Overall going back to coding hasn't been as hard as I expected it to be. I've needed to flex some muscles that had atrophied a little bit lately, but I knew JavaScript and CSS so that part came back quickly. TypeScript was new to me, but I immediately liked the comfort that gave me while working in VS Code, and it is sufficiently similar to JavaScript that it was simple to make sense of it.

The hardest part was C++. I had done a little bit at Mozilla, but C++ has so many features that it's sometimes really hard to read. I had to step up my game quite significantly since the entire DevTools backend was written in this language. I had no choice but to dive in. Thankfully, browsers are such huge codebases that whatever you want to do has probably already been done somewhere else in there, so it's usually a matter of finding the code you need and adapt it (and for this the chromium code search website is invaluable).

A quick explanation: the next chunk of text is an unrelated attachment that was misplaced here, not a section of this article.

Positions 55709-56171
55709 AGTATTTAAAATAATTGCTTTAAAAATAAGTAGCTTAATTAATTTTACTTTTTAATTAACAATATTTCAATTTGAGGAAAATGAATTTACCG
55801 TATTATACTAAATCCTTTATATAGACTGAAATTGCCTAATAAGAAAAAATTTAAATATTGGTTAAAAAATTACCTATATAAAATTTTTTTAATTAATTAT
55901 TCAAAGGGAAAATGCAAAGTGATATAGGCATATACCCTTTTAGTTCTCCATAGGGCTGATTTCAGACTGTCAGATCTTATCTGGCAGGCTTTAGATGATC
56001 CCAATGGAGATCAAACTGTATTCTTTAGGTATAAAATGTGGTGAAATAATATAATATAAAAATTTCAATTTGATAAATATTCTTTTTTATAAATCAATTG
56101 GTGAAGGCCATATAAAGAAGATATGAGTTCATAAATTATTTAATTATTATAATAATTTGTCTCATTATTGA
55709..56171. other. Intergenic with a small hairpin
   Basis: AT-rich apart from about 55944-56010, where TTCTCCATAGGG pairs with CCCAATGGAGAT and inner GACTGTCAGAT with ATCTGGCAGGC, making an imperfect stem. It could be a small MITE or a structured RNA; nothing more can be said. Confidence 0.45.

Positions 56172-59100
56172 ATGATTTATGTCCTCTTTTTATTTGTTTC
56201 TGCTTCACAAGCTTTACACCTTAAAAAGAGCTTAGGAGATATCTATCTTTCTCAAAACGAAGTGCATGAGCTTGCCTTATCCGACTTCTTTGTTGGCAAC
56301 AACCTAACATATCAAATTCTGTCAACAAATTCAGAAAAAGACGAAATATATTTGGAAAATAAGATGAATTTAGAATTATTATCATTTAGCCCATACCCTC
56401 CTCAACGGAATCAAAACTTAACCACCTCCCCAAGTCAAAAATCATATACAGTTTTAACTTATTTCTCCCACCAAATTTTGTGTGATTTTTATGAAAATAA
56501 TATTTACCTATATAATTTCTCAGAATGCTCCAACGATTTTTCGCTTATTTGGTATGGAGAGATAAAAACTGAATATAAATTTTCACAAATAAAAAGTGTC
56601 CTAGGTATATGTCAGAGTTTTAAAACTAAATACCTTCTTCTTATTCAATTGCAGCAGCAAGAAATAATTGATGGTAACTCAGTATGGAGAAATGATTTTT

Now, after almost 1 year coding again, I have to say I still really enjoy it but I also know that this is not the end game for me. I love working on the product side of things, writing articles, communicating with users, planning work, defining strategies, managing people and projects, and more. There are many aspects of the software development world that attract me greatly on top of the pure technical part.

The pros and cons

Let's wrap this up with a simple list of pros and cons related to this year at Microsoft.

Take this with a grain of salt: this is based on my own experience and may vary for you if you're starting at or looking to join Microsoft.

The good stuff

The not-so-good stuff


Let's end on a positive note 😊: I love my job, my colleagues are super smart and nice human beings, our team is functioning well, and I work on things that motivate me! On top of this, Microsoft as a company has not disapointed me at all, on the contrary, I've been surprised by how well things have been and the level of support I'm getting. I also think there are nice opportunities for me here to keep evolving my career. I would definitely recommended working here.

Photo of my new DevEx hoodie with the Microsoft Edge logo on it